MR. BOUCHER: Eli, I didn't give you an, "if A, and B, then C." It's not formulaic in that manner. We have made quite clear that we have capabilities and we have options and that should Iraq do certain things, we would respond as we determined appropriate at a time and place of our choosing.
QUESTION: On North Korea, there was a media release in North Korea suggesting that the conditions imposed by the President are unacceptable to the North Koreans. And I was just wondering if you had a response?
MR. BOUCHER: No, I don't. We have avoided trying to respond to any particular stories in the North Korean media. I think we have seen a bit of commentary here and there. But, frankly, we have not heard back officially from the North Koreans, as of about noon today was the last time we checked, we had not heard back officially and we are still waiting for an official North Korean response to the suggestions and proposals that we made.
QUESTION: There are no meetings set up, as far as you know?
MR. BOUCHER: Not that I know of.
QUESTION: Just a follow-up on North Korea. The IMF over the weekend said that they would be willing to look at a North Korean application. Does this also reflect US policy?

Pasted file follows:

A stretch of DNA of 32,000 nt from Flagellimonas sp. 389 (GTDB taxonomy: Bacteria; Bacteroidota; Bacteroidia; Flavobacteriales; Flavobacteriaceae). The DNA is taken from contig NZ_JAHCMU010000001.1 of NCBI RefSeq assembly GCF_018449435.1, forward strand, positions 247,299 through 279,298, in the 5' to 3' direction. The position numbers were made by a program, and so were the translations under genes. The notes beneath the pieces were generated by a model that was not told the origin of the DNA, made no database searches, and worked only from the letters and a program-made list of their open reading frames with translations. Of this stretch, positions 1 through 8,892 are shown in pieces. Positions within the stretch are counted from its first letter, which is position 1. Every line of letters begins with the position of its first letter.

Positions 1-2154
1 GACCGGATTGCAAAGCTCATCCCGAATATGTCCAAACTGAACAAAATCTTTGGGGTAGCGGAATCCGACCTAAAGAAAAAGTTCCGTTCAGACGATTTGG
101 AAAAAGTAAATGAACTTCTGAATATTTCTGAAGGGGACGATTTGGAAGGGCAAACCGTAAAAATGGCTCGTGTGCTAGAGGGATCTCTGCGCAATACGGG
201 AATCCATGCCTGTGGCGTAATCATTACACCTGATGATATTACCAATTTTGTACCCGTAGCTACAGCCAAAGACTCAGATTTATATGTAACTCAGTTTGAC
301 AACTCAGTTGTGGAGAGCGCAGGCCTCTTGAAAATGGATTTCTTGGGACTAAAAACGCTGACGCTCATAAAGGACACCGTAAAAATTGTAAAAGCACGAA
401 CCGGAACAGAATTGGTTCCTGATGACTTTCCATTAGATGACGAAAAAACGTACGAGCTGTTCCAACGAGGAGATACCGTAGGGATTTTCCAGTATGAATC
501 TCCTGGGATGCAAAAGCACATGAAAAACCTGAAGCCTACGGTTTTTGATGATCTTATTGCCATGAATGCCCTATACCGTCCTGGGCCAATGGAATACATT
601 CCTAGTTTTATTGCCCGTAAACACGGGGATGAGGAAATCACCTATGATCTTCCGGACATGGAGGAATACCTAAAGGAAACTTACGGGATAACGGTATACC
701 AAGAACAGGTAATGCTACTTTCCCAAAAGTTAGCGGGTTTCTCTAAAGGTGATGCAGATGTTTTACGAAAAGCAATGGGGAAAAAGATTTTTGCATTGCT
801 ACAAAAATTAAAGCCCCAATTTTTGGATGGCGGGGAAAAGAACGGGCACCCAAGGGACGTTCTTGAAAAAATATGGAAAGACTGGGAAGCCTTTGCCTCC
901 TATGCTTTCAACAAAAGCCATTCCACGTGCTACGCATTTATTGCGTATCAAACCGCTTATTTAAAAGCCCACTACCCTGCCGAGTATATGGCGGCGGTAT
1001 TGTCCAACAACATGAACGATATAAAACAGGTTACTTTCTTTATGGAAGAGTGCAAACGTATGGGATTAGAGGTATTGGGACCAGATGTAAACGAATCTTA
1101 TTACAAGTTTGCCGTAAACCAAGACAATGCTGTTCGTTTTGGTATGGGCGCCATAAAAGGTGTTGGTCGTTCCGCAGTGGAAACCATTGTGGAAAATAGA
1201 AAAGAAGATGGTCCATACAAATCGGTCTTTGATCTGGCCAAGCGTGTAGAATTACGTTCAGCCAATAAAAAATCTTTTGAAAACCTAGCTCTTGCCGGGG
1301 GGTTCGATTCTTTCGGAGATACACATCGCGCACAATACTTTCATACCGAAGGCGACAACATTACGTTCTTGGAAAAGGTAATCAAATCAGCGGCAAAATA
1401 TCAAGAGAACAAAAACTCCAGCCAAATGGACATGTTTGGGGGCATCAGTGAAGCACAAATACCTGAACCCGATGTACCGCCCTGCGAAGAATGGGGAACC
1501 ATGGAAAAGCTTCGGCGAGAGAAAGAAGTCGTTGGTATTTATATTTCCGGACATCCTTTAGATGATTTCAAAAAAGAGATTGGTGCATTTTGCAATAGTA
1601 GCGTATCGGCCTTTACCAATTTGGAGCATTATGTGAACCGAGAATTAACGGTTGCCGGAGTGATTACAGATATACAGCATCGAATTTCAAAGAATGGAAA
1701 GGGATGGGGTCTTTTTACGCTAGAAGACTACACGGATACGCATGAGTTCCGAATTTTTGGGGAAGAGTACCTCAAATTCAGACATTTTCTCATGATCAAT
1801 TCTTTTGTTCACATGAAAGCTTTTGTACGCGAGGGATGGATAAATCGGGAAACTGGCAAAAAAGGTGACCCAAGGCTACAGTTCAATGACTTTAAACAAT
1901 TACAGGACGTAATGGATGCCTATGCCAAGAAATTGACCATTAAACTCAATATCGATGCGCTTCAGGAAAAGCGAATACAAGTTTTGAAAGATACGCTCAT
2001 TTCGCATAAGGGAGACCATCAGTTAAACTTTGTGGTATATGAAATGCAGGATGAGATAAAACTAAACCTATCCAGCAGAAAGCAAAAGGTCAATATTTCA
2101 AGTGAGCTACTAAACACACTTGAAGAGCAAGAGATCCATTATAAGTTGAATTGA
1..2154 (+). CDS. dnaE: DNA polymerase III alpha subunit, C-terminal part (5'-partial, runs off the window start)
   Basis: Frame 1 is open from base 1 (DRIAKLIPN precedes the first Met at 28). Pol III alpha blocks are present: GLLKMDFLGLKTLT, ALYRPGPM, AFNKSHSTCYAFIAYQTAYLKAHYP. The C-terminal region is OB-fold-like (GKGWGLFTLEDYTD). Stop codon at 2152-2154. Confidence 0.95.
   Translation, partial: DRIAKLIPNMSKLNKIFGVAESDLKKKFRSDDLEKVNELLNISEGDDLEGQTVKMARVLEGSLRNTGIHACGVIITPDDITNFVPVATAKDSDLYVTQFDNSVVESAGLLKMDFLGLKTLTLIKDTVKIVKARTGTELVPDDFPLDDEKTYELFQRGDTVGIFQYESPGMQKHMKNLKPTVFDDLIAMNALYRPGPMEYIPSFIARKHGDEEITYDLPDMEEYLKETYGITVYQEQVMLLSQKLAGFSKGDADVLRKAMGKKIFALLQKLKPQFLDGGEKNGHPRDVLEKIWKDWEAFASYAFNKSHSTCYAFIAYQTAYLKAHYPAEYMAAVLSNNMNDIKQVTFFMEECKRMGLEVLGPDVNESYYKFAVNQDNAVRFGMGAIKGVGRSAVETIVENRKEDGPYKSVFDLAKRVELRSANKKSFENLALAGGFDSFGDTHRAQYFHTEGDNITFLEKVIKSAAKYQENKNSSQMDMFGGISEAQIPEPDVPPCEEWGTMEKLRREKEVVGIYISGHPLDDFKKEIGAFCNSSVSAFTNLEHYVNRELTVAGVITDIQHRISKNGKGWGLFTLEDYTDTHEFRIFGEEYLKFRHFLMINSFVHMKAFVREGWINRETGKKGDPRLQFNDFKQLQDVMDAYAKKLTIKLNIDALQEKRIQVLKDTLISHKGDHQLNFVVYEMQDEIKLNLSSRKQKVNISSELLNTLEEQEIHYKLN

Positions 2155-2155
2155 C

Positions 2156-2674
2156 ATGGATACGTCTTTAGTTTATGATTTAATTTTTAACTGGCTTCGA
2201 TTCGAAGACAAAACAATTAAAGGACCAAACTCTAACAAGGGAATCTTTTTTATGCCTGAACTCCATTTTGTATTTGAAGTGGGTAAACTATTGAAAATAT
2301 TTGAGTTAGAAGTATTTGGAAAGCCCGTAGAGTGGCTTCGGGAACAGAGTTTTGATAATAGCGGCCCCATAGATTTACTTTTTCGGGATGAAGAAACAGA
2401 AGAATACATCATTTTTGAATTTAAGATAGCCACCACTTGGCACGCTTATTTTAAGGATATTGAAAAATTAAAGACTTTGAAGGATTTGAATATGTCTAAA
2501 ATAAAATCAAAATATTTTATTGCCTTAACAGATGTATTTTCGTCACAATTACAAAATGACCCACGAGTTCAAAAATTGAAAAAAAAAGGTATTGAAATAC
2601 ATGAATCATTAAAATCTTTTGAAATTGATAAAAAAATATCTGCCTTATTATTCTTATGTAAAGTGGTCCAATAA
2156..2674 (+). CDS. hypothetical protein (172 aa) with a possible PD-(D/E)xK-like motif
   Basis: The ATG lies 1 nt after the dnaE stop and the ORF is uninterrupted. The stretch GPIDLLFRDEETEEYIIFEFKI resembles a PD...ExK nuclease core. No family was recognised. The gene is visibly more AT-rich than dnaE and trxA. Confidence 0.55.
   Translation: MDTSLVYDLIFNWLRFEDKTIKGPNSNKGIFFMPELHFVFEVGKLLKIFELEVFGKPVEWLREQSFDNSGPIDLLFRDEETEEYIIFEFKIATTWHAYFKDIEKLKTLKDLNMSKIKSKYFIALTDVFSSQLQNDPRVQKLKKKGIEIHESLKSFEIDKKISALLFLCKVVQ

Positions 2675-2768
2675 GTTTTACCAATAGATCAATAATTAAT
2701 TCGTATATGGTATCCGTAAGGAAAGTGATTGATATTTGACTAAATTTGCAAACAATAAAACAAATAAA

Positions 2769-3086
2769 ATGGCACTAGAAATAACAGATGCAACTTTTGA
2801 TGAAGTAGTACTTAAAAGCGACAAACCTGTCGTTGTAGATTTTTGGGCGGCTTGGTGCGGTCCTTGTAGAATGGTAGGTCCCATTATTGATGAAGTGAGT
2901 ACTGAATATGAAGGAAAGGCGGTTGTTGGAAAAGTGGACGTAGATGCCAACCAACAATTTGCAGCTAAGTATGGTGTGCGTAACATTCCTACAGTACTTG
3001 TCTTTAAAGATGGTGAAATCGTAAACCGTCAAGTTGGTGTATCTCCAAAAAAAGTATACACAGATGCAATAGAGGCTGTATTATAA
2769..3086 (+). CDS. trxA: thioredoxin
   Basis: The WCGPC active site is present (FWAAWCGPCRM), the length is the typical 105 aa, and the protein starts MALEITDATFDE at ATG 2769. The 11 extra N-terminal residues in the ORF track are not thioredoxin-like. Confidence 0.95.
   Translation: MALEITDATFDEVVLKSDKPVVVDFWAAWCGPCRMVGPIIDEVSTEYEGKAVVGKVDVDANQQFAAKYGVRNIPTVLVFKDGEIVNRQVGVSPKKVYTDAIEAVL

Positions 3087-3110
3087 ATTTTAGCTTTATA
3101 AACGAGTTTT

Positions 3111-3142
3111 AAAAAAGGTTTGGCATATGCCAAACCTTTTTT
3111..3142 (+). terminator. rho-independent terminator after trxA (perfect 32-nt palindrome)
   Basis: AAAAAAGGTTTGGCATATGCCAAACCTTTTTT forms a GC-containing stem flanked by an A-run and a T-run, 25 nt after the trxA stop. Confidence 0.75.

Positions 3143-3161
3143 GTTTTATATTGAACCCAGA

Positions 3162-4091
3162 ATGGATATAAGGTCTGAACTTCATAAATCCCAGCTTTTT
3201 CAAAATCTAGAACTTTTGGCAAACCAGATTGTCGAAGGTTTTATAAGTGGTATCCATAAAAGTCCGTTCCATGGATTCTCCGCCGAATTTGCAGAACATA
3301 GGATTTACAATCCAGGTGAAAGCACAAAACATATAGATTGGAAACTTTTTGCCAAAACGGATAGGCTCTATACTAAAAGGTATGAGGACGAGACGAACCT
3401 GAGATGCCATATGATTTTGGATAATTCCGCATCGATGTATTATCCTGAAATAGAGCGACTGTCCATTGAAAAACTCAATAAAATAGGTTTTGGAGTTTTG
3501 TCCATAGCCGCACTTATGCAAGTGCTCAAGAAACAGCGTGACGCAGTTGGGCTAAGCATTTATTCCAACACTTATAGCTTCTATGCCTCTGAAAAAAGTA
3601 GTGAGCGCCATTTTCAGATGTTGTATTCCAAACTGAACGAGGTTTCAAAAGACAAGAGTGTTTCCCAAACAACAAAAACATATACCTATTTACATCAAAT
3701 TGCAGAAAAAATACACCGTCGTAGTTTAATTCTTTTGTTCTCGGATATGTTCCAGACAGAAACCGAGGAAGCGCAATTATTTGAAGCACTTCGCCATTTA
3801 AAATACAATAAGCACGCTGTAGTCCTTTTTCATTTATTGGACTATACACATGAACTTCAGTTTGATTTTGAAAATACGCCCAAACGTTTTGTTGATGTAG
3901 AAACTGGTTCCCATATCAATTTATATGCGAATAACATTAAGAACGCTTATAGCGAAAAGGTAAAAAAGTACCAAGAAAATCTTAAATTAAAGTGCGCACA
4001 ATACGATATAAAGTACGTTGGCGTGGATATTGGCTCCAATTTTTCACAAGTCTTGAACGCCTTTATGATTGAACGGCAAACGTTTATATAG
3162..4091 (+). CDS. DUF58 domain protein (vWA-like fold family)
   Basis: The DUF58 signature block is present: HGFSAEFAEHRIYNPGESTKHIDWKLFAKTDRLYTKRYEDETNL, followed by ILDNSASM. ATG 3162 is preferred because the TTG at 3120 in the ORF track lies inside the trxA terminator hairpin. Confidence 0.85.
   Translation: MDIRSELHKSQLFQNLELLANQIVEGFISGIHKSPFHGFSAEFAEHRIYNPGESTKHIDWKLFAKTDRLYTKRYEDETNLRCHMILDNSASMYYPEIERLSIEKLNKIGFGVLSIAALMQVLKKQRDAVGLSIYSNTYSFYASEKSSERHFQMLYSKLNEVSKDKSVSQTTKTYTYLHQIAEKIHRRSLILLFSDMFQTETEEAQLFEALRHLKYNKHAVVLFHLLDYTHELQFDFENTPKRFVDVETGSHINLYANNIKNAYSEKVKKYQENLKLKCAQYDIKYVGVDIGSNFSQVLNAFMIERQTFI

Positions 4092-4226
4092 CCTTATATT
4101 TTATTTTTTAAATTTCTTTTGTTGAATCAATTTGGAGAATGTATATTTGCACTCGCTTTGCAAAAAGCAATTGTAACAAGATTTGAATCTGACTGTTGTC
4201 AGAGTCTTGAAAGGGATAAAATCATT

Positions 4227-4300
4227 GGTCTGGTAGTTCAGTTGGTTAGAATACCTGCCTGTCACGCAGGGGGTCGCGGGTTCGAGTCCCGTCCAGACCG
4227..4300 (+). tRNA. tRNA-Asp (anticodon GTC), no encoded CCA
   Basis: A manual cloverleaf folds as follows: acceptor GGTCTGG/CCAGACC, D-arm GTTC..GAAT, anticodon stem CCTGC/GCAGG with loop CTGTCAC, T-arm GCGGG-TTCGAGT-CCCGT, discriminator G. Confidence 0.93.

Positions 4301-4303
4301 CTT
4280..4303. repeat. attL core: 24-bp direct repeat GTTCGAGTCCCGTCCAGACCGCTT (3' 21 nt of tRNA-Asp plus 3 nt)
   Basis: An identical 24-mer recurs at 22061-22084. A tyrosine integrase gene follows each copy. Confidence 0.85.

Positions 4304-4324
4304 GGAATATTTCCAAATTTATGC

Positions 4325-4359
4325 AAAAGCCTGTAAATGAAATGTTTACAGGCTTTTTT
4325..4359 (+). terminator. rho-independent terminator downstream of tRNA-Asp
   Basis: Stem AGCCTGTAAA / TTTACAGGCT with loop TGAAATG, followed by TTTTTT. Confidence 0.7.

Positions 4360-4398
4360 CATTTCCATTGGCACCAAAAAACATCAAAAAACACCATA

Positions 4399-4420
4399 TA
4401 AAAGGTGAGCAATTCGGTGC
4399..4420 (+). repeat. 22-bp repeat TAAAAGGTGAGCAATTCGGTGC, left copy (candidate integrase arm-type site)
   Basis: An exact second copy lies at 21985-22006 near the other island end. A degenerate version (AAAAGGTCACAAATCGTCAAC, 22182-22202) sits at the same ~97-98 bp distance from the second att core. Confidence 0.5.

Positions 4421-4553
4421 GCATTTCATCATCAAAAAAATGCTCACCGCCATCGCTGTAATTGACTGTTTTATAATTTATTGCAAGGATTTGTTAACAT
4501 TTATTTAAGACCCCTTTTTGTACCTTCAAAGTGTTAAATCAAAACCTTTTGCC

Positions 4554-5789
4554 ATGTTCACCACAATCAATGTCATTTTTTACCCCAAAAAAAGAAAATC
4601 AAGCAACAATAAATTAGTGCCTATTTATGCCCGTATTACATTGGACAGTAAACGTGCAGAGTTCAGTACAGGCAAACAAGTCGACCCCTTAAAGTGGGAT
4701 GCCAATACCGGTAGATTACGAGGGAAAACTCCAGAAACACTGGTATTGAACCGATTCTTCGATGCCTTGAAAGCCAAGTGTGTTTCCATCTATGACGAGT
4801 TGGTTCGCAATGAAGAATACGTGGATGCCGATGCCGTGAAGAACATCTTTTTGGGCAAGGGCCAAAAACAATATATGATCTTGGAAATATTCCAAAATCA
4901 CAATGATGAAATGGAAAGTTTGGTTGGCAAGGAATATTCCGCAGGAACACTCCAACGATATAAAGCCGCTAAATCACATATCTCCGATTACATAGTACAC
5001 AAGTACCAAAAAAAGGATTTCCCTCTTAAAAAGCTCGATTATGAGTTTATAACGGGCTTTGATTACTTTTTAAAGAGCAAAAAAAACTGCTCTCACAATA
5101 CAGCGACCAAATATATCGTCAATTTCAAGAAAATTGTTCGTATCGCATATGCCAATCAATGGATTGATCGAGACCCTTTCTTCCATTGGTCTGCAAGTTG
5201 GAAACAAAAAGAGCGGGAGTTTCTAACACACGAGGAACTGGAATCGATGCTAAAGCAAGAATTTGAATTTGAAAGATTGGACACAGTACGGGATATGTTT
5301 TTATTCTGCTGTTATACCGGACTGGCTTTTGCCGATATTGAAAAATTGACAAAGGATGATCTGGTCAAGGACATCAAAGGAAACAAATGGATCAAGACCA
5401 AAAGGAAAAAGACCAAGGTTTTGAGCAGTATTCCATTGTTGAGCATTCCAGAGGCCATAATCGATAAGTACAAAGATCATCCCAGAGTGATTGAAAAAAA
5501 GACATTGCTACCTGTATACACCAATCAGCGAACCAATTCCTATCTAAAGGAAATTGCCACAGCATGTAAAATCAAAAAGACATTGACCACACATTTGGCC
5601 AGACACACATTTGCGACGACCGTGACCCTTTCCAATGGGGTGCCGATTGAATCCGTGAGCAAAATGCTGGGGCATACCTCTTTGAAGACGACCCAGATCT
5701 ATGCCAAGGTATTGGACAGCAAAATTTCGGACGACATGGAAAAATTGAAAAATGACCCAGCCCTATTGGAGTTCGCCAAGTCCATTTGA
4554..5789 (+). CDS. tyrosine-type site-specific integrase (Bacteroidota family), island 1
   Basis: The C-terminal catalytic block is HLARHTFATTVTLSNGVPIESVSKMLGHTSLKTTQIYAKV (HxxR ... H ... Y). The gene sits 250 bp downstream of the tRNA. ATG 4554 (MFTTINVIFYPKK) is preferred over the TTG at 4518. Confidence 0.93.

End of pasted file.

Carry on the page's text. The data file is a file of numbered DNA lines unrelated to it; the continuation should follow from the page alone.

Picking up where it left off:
MR. BOUCHER: I did not see that; I do not have any particular statement on that.
QUESTION: You can -- all right, forget it --
MR. BOUCHER: I am not prepared to deal with the issue of North Korea and the IMF. Let's deal with the things we have to deal with first, and that is getting back from them a response and a willingness to discuss the issues that we have with North Korea.
QUESTION: Are you going to pay -- is the US going to pay the million dollar bill to China?
MR. BOUCHER: Our colleagues at the Department of Defense, I think they have received the bill from the Chinese, received a request for payment from the Chinese. They will be going over that carefully to determine what charges might be legitimate expenses concerning the return of the aircraft. After we have gone through that review, the United States will be responding to the Chinese appropriately. So, at this point, I cannot go much farther than that.
QUESTION: Are you going to do -- is the State Department going to do their own accounting on the expense?
MR. BOUCHER: We worked together on this one and our Defense colleagues will be the ones, I think, that have the most careful interest in reviewing the items that are claimed by the Chinese.